Pot wisdom

I love what they do with pots in the UK and through North America – the large, mixed pot thing, in which a whole lot of complementary plants are thrown in together, and jostle it out for the summer.

I’ve played a bit with doing the same back here, with moderate success.  There’s a couple of things against us, such as the lack of this sort of material for sale in spring (ie tubes of stuff, that is therefore pretty cheap, that have no point-of-sale appeal but are ready to hit the ground running), and occasional fierce temperatures that may mean watering pots a few times of day, or wheeling them under cover.

An old copper (which has appeared in several other guises on this site) planted with a mix of stuff given me for trial purposes.

But these hurdles are anything but insurmountable.  Failure is more likely to be a simple result of laziness or ignorance.

What I’ve learned over time (over way too much time, as I’m definitely not one of those people that manages to get straight to the best source of info and experience, and can fast-track their way to proficiency in anything they pursue) is that:

  • Pots need water, and loads of it.  Everyday.  The best practice is to have a time of day when you water, everyday.  Maybe in your jim-jams over your first coffee in the morning, or with a glass of wine in the gloaming.  On really stinking hot or windy days, they may need it twice.  It’s also useful to know that their need for water will be in direct proportion to the amount of foliage the pot is carrying ie a whole lot less when you first plant them up than several months later when the pot is jam-packed full of roots, and the foliage is three times the bulk of the planting medium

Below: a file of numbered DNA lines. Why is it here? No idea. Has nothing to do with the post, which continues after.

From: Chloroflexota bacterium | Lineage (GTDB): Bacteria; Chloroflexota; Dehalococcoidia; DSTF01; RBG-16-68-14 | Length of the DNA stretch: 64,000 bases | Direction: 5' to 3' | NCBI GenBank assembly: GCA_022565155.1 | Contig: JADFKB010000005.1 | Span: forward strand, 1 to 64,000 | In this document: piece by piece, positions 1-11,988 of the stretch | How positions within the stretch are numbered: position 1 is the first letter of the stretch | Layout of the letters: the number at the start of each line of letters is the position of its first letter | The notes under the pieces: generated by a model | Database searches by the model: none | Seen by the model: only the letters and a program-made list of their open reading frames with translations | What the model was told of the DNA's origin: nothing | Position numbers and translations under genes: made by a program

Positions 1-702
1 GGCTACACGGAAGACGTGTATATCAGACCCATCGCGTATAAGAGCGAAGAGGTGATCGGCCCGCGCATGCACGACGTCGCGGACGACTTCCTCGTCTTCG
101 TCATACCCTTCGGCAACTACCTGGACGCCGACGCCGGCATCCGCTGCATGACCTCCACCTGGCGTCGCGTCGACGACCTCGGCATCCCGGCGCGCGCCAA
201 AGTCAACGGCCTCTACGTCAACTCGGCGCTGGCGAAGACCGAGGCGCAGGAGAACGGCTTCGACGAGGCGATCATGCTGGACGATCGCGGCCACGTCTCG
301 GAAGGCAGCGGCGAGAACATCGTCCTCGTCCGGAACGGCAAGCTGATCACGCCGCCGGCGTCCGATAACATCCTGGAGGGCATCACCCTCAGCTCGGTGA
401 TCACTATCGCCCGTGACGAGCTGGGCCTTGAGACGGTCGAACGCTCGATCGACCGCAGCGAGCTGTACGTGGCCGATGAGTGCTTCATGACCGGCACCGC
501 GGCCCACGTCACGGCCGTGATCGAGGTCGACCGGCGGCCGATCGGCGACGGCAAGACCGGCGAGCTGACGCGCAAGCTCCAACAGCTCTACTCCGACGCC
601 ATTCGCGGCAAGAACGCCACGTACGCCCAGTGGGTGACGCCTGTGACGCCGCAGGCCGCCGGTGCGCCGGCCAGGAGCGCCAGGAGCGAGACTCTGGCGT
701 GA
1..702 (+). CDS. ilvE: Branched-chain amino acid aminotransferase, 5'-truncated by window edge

• Pots need food, and loads of it.  A friend’s daughter swims competitively, and when the whole squad come around for breakfast, apparently what they tuck away has to be seen to be believed.  It’s not that different to your mixed pot.  You’re expecting huge results, and you want them fast.  It can’t happen without fuel.

It took me years to understand that no potting mix is going to be able to provide this, without supplementation.  Some of the cheaper potting mixes (even with five Aussie standard ticks) contain no nutritional additives, and plants inthem will immediately start to starve.  Even the best and most expensive of potting mixes is unlikely to provide more than a couple of months of a moderate level of food.  You’ve got to pump those plants like body-builders in full training – like those guys that put away three roast chickens at morning smoko.  I always fight this reality, and always suffer for it.  I’m not like a friend of mine who was caught pouring yet another watering can of strong-tea-coloured seaweed extract on to a particular favourite pot, and feeling the need to break the awkward moment, chuckled, and stated, a little guiltily, ‘I just love gross feeders’